Skate in the wake of disaster

Posted: Thursday, May 29, 2008

After providing a much-needed shake-up to the skating genre on the Xbox 360 and PS3 with its huge success, "Skate," EA is bringing its realism-focused franchise to more tactile consoles. Fortunately, this isn't just a straight port with scaled down graphics and tacked-on waggle controls. Electronic Arts has found a creative, and possibly controversial, way to make "Skate It" feel different, yet familiar at the same time.

Courtesy Of Mcclatchy Newspapers
Courtesy Of Mcclatchy Newspapers

We caught a brief trailer that played initially more like a grim news broadcast than a light-hearted skate video. A series of freak disasters has destroyed "Skate's" home base of San Vanelona, leaving it completely evacuated, save for a small contingent of skaters looking to capitalize on the new lines and lack of people.

Producer Mike McCartney explains the inspiration. "We read an article somewhere about surfers flocking to areas where hurricanes are about to hit to go surf the big waves. And we thought, 'That's a really cool idea. It's really turning this negative thing into a cool positive thing.' On the same hand, we saw this great thing on YouTube about these skateboarders in New Orleans that after Hurricane Katrina were skating all these deserted areas that they could never skate before," McCartney said.

He stresses that no one is hurt in the San Vanelona disaster, and also hints that several famous real-world skating destinations will take players out of the city for the first time.

We got to play around with an early build of "Skate It," and the motion controls feel very intuitive. Only about half of the tricks are implemented at this point, but EA is looking to include the entire move set from the console game. The developers went through several iterations of the controls before arriving at the current setup. "One day we were sitting around debating why the current control scheme wasn't working and somebody said, 'The Wiimote is the skateboard,'" McCartney said. "As soon as we started thinking that, it was just rapid fire."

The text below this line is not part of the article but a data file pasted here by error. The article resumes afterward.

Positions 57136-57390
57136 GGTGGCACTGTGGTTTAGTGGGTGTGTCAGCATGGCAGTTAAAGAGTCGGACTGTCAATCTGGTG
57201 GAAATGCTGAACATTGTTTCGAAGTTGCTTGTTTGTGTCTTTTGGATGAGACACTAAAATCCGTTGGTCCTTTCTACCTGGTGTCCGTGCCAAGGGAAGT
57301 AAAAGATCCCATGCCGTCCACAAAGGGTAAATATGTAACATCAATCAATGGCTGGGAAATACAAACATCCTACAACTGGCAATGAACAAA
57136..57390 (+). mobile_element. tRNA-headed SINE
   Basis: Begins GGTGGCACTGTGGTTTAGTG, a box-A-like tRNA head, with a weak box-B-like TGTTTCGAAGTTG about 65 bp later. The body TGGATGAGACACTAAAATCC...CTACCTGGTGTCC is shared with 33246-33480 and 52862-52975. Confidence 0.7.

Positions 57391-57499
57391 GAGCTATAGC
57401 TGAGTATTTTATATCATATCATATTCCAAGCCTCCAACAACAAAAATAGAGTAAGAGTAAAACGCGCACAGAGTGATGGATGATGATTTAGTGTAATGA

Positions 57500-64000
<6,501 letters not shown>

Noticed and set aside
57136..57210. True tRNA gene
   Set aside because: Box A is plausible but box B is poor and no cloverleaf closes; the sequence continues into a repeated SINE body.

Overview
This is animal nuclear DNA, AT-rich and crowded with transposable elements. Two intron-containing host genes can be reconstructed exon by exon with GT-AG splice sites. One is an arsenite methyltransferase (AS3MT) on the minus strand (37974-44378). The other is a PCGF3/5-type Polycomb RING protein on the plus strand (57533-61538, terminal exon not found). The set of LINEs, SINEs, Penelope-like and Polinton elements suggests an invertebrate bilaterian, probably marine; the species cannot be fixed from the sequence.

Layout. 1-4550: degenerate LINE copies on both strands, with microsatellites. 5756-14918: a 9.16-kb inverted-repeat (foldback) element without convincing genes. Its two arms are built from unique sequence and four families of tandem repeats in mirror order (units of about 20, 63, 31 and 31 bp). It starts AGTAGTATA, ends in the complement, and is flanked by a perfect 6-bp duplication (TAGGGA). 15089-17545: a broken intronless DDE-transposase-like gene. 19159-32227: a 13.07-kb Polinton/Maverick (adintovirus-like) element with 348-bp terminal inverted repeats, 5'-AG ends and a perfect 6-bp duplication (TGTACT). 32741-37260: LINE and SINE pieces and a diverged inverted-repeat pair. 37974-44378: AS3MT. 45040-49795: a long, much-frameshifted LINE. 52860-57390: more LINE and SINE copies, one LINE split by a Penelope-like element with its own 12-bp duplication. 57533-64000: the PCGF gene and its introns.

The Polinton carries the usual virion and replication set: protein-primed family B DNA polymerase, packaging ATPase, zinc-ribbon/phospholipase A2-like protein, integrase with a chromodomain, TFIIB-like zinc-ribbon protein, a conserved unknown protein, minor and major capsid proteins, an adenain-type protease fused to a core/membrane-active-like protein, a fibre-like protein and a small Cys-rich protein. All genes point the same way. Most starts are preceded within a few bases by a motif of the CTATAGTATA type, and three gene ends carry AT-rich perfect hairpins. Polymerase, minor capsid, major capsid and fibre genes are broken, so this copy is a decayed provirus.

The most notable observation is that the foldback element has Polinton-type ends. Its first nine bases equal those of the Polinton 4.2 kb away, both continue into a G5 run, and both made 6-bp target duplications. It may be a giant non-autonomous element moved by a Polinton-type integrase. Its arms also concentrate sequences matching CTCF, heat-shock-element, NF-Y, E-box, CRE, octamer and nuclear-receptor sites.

The core control scheme is based around a single Wii remote. Tapping the A button will get things rolling, while tilting the remote will steer your skater around the environments. Tilting back the remote triggers a manual, and a quick flick of the wrist initiates most jump tricks. Plugging in a nunchuk allows for a more traditional analog steering mechanic, but those looking for a control scheme on the opposite end of the spectrum can use the Wii Fit Balance Board for steering and manuals.

While the interface worked well in a small demo area, we're very interested to see how it holds up throughout an entire game. Will specific tricks be just as easy to pull off once the rest of them are implemented? After all, there are only so many movements the Wii remote can register. The developers are confident they can pull it off, and based on their slick implementation of the original, we're inclined to believe them.

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